Sep 28 (Bloomberg) -- Copper fell for a second day in New York and London before a report that may show cooling house prices in the U.S., the world’s second-largest user of the metal.
Property values in 20 cities increased 3.1 percent in July from a year earlier, below the 4.2 percent gain in the 12 months to June, according to the median forecast of 28 economists surveyed by Bloomberg News. Separate figures may show consumer confidence in the U.S. weakened.
"Good U.S. consumer-confidence and house-price data are crucial for metals and other risk assets to avoid further losses today,” said David Thurtell, a Citigroup Inc. analyst in London.
Copper for delivery in December dropped 1.8 cents, or 0.5 percent, to $3.579 a pound at 8 a.m. on the Comex in New York. Copper for delivery in three months slid 0.6 percent to $7,861 a metric ton at on the London Metal Exchange. All of the six main metals traded on the LME retreated except tin.
The S&P/Case-Shiller home-price figures are scheduled for release at 9 a.m. in Washington. Construction accounts for a quarter of copper demand, according to the Copper Development Association.
A report from the Conference Board due an hour later may show its index of consumer confidence slipped to 52.1 from an August reading of 53.5, according to analysts surveyed by Bloomberg.
Prices slid as the euro weakened against the dollar before rebounding. Metals "tracked the dollar so far today, coming under pressure during the morning before stabilizing,” Leon Westgate, an analyst at Standard Bank Plc in London, said in a report. A stronger U.S. currency makes dollar-priced metals more expensive in terms of other monies.
Signs of stronger German consumer confidence suggested that debt concern was "not affecting consumers in Western Europe’s largest economy,” Citigroup’s Thurtell said. Market researcher GfK AG said today its index of German consumer sentiment will rise to 4.9 from a revised 4.3 in September.
At the same time, consumer confidence fell to the lowest level in 14 months in South Korea, the Bank of Korea said. The country is the fourth-largest copper user after China, the U.S. and Germany.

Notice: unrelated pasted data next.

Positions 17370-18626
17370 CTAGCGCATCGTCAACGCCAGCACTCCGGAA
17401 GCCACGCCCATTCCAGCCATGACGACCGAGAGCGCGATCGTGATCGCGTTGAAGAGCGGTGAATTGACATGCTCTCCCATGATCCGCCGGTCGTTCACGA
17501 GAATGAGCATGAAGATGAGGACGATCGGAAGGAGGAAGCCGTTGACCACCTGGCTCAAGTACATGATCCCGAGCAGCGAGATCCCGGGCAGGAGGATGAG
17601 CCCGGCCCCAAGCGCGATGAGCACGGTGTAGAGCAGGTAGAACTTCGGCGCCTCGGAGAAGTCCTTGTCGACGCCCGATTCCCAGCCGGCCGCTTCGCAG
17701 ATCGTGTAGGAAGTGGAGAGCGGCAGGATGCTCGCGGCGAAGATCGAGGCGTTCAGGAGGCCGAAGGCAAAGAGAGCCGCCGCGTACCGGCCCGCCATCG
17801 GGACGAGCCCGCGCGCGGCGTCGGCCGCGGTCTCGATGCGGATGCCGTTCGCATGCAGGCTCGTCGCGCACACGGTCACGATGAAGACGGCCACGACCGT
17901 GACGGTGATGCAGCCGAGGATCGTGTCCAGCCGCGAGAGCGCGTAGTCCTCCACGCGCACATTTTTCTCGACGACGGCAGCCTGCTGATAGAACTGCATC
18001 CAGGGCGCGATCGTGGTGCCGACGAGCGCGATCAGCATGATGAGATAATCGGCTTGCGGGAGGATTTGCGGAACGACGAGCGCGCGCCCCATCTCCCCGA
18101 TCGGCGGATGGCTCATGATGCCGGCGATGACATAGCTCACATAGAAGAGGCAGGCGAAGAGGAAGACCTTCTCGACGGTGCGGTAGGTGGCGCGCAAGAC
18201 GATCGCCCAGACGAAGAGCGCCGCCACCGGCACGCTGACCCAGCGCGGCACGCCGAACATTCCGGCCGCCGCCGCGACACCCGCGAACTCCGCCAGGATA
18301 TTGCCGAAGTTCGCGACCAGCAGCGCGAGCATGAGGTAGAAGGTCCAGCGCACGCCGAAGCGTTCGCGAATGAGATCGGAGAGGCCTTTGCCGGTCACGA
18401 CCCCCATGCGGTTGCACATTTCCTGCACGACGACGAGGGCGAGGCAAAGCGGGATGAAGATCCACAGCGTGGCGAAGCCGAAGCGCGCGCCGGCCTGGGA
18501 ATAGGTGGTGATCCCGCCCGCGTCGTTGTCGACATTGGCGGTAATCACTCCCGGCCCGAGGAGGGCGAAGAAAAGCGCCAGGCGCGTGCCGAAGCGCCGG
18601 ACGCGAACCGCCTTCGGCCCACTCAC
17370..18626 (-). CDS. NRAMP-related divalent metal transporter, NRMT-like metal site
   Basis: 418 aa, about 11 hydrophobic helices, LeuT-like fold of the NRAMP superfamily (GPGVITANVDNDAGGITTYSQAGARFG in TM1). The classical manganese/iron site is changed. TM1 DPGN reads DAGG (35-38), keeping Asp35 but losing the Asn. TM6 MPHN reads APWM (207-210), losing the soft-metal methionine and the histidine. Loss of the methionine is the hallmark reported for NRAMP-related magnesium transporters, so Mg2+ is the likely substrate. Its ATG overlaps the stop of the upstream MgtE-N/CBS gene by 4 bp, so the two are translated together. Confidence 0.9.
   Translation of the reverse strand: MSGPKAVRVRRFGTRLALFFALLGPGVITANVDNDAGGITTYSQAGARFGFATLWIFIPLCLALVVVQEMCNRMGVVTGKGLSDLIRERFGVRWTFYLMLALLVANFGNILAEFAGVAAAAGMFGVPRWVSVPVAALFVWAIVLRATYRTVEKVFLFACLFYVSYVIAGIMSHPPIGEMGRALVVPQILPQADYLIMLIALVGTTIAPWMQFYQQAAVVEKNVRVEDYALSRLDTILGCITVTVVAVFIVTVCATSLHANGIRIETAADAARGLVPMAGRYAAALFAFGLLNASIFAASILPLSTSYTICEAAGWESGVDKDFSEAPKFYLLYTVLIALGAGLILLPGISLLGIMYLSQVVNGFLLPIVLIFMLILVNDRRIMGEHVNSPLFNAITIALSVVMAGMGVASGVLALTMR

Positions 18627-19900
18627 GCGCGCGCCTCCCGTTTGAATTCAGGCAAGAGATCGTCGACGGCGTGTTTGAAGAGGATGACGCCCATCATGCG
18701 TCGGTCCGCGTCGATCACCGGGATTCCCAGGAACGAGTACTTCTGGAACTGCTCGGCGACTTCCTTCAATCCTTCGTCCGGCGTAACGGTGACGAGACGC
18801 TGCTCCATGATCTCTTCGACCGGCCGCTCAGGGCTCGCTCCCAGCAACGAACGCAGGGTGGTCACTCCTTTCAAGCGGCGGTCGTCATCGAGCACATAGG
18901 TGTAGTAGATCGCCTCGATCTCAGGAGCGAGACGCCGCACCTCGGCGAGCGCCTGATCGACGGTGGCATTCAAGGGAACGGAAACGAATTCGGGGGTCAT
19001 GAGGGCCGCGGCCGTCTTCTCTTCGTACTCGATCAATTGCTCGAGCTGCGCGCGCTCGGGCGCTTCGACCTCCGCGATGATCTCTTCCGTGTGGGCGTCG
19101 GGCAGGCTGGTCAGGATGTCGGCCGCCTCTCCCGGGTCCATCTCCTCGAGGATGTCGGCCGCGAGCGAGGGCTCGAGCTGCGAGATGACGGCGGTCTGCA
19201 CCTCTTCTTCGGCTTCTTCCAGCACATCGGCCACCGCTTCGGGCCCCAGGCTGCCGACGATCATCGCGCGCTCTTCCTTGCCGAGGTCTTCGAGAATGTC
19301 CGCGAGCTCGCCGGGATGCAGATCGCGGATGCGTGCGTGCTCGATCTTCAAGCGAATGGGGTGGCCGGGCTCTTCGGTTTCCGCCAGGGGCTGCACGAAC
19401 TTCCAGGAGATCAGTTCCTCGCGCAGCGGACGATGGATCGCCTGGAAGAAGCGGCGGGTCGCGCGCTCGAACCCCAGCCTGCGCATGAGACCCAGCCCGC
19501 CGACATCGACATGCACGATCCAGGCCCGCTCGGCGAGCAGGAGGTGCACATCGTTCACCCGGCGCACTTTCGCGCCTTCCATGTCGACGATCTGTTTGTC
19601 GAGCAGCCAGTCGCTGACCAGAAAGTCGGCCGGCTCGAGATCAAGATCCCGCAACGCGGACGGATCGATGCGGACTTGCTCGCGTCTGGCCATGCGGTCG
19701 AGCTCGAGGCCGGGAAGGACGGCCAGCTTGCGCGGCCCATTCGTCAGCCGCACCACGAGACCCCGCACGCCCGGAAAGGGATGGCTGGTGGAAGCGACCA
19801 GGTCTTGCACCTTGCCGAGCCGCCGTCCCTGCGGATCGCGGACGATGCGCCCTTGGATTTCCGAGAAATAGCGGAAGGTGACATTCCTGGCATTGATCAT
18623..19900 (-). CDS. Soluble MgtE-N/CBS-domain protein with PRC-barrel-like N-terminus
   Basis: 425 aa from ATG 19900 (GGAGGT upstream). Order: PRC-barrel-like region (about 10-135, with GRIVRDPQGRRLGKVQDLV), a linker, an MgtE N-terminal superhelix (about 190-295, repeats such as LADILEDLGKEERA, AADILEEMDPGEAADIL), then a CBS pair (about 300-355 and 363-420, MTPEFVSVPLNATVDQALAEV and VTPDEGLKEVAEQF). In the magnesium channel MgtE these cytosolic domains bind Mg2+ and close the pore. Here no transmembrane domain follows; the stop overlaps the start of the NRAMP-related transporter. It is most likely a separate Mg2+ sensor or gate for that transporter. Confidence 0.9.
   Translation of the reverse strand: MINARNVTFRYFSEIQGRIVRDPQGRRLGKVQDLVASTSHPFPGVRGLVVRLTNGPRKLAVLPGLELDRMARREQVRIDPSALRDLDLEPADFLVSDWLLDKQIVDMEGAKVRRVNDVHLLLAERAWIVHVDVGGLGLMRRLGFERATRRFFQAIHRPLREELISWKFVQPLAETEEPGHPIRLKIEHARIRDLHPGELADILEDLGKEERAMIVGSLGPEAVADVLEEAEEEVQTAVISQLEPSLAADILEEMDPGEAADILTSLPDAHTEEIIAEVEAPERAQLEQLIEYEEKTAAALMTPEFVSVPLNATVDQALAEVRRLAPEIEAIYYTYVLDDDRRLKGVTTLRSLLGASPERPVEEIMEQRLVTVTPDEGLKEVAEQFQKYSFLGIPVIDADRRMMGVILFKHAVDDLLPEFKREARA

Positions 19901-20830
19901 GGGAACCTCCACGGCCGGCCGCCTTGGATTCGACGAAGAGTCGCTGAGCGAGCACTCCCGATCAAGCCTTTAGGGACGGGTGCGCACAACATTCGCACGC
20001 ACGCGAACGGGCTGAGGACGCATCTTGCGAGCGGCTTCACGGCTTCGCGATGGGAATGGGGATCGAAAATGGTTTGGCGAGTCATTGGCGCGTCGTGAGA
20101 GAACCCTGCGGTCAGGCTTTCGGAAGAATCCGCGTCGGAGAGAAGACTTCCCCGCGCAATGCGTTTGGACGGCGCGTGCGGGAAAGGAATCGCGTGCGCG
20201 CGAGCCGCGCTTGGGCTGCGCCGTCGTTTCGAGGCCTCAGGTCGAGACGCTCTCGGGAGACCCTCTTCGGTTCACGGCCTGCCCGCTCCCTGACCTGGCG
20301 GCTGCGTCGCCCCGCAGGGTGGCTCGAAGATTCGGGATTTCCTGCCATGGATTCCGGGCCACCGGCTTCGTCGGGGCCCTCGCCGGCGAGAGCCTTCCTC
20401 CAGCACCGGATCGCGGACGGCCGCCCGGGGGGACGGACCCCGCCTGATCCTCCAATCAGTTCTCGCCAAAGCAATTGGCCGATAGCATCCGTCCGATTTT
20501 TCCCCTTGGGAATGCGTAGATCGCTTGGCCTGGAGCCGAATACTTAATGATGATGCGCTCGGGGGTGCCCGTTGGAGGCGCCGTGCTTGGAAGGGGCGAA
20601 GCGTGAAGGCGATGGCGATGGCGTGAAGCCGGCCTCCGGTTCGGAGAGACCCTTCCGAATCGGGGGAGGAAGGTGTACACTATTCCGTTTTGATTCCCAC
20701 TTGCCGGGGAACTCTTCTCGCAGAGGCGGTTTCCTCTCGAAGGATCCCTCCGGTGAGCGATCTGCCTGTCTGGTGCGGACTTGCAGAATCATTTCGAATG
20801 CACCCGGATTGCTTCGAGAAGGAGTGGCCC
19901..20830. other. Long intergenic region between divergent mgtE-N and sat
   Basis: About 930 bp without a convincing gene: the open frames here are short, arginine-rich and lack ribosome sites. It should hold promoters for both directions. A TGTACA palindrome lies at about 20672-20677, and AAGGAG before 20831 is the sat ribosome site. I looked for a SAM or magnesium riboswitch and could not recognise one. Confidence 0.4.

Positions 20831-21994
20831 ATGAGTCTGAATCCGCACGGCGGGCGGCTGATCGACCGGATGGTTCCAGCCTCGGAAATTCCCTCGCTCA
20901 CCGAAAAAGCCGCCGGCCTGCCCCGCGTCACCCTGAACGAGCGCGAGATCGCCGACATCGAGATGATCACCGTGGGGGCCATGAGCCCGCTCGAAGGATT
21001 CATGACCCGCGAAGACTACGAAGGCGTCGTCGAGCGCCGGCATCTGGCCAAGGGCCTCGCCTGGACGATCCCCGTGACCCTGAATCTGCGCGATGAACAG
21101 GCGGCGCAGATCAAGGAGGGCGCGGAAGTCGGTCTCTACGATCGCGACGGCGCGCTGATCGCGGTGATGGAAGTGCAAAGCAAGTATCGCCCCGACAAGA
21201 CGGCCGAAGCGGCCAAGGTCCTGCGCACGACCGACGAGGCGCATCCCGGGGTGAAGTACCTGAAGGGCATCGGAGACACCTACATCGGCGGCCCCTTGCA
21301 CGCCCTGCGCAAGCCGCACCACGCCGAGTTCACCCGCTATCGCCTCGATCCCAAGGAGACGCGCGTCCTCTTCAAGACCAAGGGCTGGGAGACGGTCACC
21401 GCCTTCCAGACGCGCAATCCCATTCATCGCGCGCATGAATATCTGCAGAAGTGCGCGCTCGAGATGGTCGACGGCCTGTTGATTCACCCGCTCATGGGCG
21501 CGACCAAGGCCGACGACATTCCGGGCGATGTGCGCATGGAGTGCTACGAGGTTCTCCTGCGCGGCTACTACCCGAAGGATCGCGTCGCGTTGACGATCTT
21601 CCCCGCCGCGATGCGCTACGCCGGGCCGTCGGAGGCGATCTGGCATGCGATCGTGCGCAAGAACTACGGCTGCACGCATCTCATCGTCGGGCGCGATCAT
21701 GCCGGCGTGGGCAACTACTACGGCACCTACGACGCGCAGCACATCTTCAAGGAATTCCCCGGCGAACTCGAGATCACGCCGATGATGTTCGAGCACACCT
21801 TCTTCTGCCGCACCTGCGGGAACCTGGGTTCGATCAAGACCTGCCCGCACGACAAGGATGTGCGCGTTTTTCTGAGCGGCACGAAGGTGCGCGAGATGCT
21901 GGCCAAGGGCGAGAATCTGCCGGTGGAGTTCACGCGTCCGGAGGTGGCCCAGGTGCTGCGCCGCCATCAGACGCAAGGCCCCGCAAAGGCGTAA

"Over the last few months, the economic outlook has been unusually uncertain,” leading physical users of industrial metals to defer buying, Tobias Merath, an analyst at Credit Suisse Group AG, said in a report yesterday. "Now local stockpiles are depleted and consumers are buying again in the market,” he said.
Immediate-delivery copper’s discount to the three-month price, the so-called contango, widened to $4 a ton from $2.50 yesterday, according to LME figures. The gap was as wide as $16 as of Sept. 15. A shrinking discount for near-term prices in relation to longer-dated contracts may signal concern about scarcity.
"The futures curve is flattening, particularly at the front end, suggesting that physical availability is gradually drying up,” Merath said. "Accordingly, supply growth is unable to keep up with demand, leading to a further tightening of the market balance.”
LME copper stockpiles fell for a second day to 375,275 tons, the lowest level since Nov. 4, daily exchange figures showed. Inventories posted a 31st weekly drop in a row last week and have slid 25 percent this year, on course for the first annual contraction since 2004.
Orders to draw copper from inventories, or canceled warrants, slid for a fifth day, declining 4 percent to 23,300 tons.
Tin for three-month delivery on the LME rose 0.5 percent to $23,760 a ton. The metal is this year’s best LME performer, up 40 percent, beating the 23 percent advance by closest rival nickel. LME inventories dropped for a third day to 13,500 tons, the lowest level since May 13, 2009, and down by almost half since the start of this year.
Cash tin yesterday traded $2 above the three-month contract, the market’s first so-called backwardation since Sept. 1. Immediate-delivery metal was at a $14 discount to the three- month price on Sept. 23.
Nickel slid 1 percent to $22,850 a ton. Cash metal’s backwardation compared with the three-month price yesterday swelled to $27 a ton, the widest level since Sept. 1, 2009, according to LME data. Immediate-delivery nickel was at a discount of $8 as recently as Sept. 22.
Aluminum fell 1.1 percent to $2,269 a ton, lead dropped 0.8 percent to $2,251 a ton and zinc declined 1.7 percent to $2,170 a ton.